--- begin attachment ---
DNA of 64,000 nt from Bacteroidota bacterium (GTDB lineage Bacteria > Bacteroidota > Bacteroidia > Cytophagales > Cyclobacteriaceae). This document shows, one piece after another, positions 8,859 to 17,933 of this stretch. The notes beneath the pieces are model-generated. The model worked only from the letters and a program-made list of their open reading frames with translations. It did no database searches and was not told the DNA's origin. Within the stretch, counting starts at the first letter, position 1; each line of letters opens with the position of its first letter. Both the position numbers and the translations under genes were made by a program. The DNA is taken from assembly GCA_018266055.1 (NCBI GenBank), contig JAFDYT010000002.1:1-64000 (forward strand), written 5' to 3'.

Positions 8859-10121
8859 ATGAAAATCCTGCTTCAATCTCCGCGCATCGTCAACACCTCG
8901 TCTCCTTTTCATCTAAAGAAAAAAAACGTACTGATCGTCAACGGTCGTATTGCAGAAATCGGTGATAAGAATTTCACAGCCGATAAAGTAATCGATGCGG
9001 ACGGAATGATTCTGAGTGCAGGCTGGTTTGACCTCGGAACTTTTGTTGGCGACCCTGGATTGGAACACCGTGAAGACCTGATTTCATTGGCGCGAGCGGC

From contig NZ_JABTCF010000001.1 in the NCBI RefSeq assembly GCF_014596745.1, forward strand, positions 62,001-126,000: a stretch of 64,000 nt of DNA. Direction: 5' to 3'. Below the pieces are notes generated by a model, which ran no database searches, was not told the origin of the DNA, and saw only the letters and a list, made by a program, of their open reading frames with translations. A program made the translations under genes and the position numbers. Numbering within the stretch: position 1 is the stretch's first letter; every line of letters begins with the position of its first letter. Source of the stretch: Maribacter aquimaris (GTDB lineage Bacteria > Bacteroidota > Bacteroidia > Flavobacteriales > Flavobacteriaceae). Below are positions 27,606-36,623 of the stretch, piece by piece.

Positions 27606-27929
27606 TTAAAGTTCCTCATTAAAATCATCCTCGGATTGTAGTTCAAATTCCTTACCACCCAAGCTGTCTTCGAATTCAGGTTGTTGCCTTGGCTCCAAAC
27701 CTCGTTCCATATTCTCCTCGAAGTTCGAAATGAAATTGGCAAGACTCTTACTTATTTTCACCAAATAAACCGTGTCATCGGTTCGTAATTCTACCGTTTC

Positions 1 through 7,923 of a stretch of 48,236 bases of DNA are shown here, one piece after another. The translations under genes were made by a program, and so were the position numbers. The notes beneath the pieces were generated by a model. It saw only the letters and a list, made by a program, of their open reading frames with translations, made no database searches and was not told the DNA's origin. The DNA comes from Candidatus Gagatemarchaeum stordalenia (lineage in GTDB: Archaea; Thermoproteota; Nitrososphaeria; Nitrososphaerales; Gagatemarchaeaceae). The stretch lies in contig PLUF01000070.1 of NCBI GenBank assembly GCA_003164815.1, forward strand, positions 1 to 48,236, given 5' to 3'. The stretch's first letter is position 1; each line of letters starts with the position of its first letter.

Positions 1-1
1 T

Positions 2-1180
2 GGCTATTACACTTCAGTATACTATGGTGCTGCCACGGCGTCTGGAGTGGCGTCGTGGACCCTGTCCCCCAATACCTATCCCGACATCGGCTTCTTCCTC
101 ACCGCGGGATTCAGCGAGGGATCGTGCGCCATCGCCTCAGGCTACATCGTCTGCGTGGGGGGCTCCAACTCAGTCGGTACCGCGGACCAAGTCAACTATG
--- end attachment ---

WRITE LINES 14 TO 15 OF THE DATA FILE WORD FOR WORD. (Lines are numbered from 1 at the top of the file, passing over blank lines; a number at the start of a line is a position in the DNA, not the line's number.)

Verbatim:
2 GGCTATTACACTTCAGTATACTATGGTGCTGCCACGGCGTCTGGAGTGGCGTCGTGGACCCTGTCCCCCAATACCTATCCCGACATCGGCTTCTTCCTC
101 ACCGCGGGATTCAGCGAGGGATCGTGCGCCATCGCCTCAGGCTACATCGTCTGCGTGGGGGGCTCCAACTCAGTCGGTACCGCGGACCAAGTCAACTATG